How Parents Can Help Students Set—and Achieve—Academic Goals

This post is part of a month-long series to help you start 2018 on the right foot. Throughout January, visit the Varsity Tutors blog for advice, tips, and tricks on how to reignite your passion for learning this winter.

As we enter a new year, many parents, students, and families are focusing on setting goals. For students of all ages, these may center around academics. And while it can be easy for parents of elementary and middle school students to overlook their role in helping their children identify and accomplish goals, parental involvement can have a significant impact on the outcome.

Among other tasks, parents can provide background and context for goals, and emphasize the importance of reflection. If you’re hoping to take an active role in your child’s goal-setting process, learn how parents can help students set—and achieve—academic goals.

Goal-setting tip #1: Focus on collaboration

When setting goals, collaboration serves as a vital tool for parents and students. Parents can—and should—view their role as integral to their child’s goal-setting process, but their child should take the lead.

When setting goals, speak with your child about his or her aims. Make time, too, for follow-up discussions as he or she works toward these goals.

[RELATED: How Parents Can Help with Elementary Homework Challenges]

Goal-setting tip #2: Provide context, and establish reasonable expectations  

As your student begins to set goals, you can help by establishing your starting point. This can help children of all ages identify realistic goals. Establish where your student is coming from in order to determine where he or she might be going. Don’t limit your student’s dreams—just  shape them into measurable steps.

For example, if your child hopes to earn straight As, but, in previous semesters, failed multiple classes because of late work, this goal may not be an ideal place to start. Instead, you may want to suggest a simpler goal like, “I will turn all work in on time,” which is measurable, achievable, and will help with his or her eventual desire to earn all As.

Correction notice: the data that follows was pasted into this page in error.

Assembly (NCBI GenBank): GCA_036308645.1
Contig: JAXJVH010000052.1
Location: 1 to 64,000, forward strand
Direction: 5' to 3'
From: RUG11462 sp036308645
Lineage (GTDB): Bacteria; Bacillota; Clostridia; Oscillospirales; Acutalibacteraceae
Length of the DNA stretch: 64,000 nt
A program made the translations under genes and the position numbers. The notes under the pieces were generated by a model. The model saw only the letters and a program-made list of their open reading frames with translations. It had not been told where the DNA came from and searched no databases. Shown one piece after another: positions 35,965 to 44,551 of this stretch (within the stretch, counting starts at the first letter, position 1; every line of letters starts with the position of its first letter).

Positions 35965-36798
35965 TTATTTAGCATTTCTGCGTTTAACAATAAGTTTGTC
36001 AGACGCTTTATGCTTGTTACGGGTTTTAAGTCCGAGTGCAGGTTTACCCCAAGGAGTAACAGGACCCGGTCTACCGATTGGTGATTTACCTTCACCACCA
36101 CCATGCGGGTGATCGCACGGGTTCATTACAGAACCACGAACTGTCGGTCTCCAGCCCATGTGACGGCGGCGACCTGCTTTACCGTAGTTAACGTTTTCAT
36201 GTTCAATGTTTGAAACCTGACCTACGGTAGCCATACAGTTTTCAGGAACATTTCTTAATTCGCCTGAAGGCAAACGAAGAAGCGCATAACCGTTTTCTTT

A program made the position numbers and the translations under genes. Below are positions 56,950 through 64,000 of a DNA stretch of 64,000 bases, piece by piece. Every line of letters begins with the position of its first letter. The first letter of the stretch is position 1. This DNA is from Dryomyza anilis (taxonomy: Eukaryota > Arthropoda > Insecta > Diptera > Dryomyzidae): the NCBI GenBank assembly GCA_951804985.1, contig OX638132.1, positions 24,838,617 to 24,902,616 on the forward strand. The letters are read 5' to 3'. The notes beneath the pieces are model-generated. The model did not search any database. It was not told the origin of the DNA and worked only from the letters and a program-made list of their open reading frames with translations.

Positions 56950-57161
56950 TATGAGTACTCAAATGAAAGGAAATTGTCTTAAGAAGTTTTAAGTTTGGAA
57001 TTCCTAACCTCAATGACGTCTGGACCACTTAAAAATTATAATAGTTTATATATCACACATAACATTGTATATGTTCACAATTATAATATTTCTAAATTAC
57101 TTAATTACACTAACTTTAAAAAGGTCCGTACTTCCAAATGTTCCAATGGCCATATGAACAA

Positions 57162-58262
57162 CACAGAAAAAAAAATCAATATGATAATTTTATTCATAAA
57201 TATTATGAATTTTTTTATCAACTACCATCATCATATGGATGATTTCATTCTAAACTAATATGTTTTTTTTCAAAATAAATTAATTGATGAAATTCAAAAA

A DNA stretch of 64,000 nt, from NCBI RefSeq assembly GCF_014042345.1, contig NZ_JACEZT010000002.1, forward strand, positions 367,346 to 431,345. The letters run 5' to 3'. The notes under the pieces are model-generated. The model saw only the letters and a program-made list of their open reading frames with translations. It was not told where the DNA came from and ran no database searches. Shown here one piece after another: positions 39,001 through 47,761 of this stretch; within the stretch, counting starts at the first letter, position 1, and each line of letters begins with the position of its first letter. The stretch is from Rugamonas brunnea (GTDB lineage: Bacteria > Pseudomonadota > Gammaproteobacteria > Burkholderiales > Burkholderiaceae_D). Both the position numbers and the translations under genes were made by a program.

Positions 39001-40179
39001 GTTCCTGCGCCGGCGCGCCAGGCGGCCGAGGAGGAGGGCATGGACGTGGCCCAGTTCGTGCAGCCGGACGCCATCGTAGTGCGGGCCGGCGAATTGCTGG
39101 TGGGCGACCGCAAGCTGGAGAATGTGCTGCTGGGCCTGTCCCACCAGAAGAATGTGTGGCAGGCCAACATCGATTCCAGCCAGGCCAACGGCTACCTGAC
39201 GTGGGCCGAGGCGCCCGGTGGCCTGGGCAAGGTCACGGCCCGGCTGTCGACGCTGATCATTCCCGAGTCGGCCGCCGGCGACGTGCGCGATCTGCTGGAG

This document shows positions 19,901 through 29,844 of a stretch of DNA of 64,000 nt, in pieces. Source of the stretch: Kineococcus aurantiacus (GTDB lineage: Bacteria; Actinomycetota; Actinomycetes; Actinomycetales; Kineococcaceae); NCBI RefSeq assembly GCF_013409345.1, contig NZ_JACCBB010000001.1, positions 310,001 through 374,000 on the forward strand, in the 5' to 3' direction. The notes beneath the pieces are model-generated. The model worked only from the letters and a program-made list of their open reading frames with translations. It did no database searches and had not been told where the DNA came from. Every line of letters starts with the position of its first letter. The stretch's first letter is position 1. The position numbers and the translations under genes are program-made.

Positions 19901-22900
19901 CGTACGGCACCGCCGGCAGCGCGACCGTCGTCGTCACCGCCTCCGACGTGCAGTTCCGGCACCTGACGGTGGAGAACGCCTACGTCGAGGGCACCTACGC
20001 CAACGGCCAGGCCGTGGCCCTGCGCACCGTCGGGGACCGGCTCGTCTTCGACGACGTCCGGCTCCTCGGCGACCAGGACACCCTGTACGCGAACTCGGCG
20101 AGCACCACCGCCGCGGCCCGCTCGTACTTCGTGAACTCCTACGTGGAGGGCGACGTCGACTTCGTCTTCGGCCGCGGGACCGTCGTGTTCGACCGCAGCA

Think about dividing goals into short-term and long-term endeavors based on your student’s starting point, which will help with the next recommendation.

[RELATED: 3 Methods for Setting Goals]

Goal-setting tip #3: Identify and track milestones

Goal-setting at any age works best when you can measure progress. For younger students, it can be challenging to think about goals in such a concrete way. Often, goal-setters look at large-scale items that are not only difficult to achieve, but difficult to measure as they progress.

Instead of setting a goal like, “Be the best speaker on the debate team,” encourage your student to narrow his or her focus. For instance, he may set a goal to participate in three speech events, or she may set a goal to identify three public speaking role models. Both of these goals help your child work toward becoming a better speaker, but both have concrete ways to measure success.

Continue to meet with your student to check in on progress, gently suggesting ways to get back on track or providing encouragement where it is needed. Set new ways to measure achievement if necessary, and adjust expectations as required.

Goal-setting tip #4: Provide time for reflection

Once the timeframe for the goal in question has passed, it is important to revisit the process with your child. This involves more than deciding whether or not he or she achieved the goal. Decide what went well, where your student struggled, and where he or she felt successful. Ask your child to identify where and how he or she could have used additional support from you or others.

Finally, make a plan for achieving the next goal, whether it is a new goal or a variation on one that wasn’t quite achieved the first time around. By collaborating, understanding the starting point, tracking milestones, and evaluating the process, your student will be equipped to set and achieve goals in no time!

[RELATED: The Importance of Self-Reflection: How to End the Year on a Positive Note]


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